Wednesday, June 12, 2013

One teacher's adventure into the Flipped Classroom (High School Edition)

Jared Brandt, Math teacher at Campbell Collegiate, has been using the flipped classroom model in his math instruction this year.

Here is his perspective on what the flipped classroom has to offer:

This semester I attempted what many are calling a “flipped classroom.” The most basic idea behind this model of teaching and learning is that the roles of instruction and work are reversed – students learn at home and work in the classroom. This affords students many benefits, such as learning at their own pace, a private learning environment, and having the opportunity to ask more questions and have more personal contact time with the teacher during class.
This semester I attempted to implement a fully flipped classroom by making much of my course material available online. This includes instructional videos, uploaded to YouTube, most of our class assignments, and also quick “Exit Slips” after each video. During class, we deepened our understanding of the concepts through discussion, activities, and working on practice problems.
Throughout the semester, there were some ideas that worked well, and some that didn’t. First, the things that didn’t. It became rapidly apparent that this model works best with self-motivated students. To this day, I still have one or two students that have not watched a single video. It looked like completing the exit slips was so arduous, that quality and attention to detail waned consistently over time. As a result, many students were coming to class not fully prepared, and I believe that this hurt them in the long run.
Now let us discuss the positives. It is also clear to me that more than a few students do have the self-motivation that makes this model work. These students were the type that took this and ran with it. They watched all the videos and completed all the exit slips, with evident higher-order thinking. They came to class prepared, worked diligently, and asked many (interesting) questions. More than once, I was asked questions I did not know the answer to, and together we were able to come to a solution.

But by and large, there are two overwhelmingly strong indicators that what I am doing is at least a step in the right direction. The first of the two is that I have had multiple students from classes that I do not teach tell me that they have been using my website to help them through their classes: they heard from friends that all of my material was online, and they used it to help them learn and to review big concepts. The second is that the majority of my positive feedback has been coming from parents. I have had parents confess to me that they were interested in this model upon speaking to them, but, even more so, parents have gone out of their way to contact me to offer support.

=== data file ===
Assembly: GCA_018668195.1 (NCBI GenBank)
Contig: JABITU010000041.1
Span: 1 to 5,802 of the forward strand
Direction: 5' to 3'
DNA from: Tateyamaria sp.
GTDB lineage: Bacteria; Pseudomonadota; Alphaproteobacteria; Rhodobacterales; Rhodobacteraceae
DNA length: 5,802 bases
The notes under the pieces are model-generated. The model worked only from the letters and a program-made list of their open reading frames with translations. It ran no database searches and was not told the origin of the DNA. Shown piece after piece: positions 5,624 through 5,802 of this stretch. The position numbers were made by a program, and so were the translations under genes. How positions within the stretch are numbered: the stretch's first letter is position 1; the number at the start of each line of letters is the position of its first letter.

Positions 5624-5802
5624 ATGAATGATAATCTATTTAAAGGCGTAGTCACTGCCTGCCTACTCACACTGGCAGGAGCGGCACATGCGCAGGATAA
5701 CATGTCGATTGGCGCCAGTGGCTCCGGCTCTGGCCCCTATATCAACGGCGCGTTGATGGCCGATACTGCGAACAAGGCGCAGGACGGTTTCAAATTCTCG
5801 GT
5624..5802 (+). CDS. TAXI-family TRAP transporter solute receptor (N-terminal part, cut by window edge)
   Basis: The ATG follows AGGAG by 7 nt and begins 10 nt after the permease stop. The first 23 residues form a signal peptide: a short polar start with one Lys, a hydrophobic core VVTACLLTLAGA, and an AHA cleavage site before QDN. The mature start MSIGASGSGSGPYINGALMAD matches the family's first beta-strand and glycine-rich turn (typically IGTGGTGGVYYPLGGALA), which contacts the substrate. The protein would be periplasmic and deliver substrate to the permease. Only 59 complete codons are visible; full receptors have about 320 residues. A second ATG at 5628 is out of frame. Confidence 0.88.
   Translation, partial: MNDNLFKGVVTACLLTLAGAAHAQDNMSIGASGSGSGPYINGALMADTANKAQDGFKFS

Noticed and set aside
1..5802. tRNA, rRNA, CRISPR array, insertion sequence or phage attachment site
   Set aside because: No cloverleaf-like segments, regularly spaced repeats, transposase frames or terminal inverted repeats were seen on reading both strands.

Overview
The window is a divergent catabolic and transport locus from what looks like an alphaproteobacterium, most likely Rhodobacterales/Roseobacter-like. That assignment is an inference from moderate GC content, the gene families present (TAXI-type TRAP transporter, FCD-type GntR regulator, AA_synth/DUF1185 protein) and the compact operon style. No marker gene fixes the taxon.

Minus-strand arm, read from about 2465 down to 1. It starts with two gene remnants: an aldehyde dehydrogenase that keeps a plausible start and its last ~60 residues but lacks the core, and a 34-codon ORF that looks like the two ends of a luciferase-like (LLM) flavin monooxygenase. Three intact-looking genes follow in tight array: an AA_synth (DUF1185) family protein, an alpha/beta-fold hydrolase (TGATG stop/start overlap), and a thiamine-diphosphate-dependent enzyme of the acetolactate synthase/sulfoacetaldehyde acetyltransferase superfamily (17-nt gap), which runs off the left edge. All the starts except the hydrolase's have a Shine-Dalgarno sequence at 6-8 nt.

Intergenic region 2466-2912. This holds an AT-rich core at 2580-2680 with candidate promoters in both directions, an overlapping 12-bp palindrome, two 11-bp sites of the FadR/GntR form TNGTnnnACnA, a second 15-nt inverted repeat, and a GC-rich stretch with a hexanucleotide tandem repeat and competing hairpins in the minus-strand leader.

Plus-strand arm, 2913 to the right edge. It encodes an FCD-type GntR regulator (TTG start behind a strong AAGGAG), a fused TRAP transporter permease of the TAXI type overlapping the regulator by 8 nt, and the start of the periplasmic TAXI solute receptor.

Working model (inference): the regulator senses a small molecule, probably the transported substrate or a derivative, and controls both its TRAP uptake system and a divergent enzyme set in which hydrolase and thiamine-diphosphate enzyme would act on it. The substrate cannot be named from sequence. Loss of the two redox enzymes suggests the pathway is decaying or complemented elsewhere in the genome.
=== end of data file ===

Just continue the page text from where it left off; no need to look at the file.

For all these positive and negative reasons, while I am convinced that I’m on the road to something important, there are some changes that will need to be made. Now… back to the drawing board for me for some serious reflection.
Jared's website where he houses all of the content, video and assignments can be accessed here.
Here is a sample video that Jared created on multiplying polynomials.  Additional video samples can be accessed via his website.  Note that once Jared has students watch the videos, they respond to the video using a google form that permits him immediate feedback.

Some of the post-video reflection that Jared does with his class once they are together as a large group includes:

(Sample from Jared's site)
Questions Discussed

How could you find the slope of a triangle that was not 90 degrees?

Since we can only find the slope of a line, not of a triangle, we don’t need to worry about this problem. Given a line, we can always construct a right triangle, where the given line is the hypotenuse of that triangle. Also, we could find the height of the triangle and use that as our rise.

Practice Questions

Classify given slopes as being positive, negative, zero, or undefined.
Find slopes of lines given their rises and runs.

Questions to Think About

How could you determine whether a line has a constant slope?
Two hills have slopes of 0.4 and 0.8, but eventually reach the same height. Which hill would be harder to climb, and why?

Jared also provides external links to a variety of Math websites, contests, and additional ways in which students can improve their math skills.  He also includes multiple sample assessment opportunities so that students can strengthen their skills prior to any major assessment.

Despite the challenges of the model, given the success that he has seen and the improved results for students, Jared intends to continue experimenting with the flipped classroom model in the years to come.

Submitted by Jared Brandt (Mathematics teacher at Campbell Collegiate) and Monique Bowes (Instructional Consultant - Team Lerminiaux)

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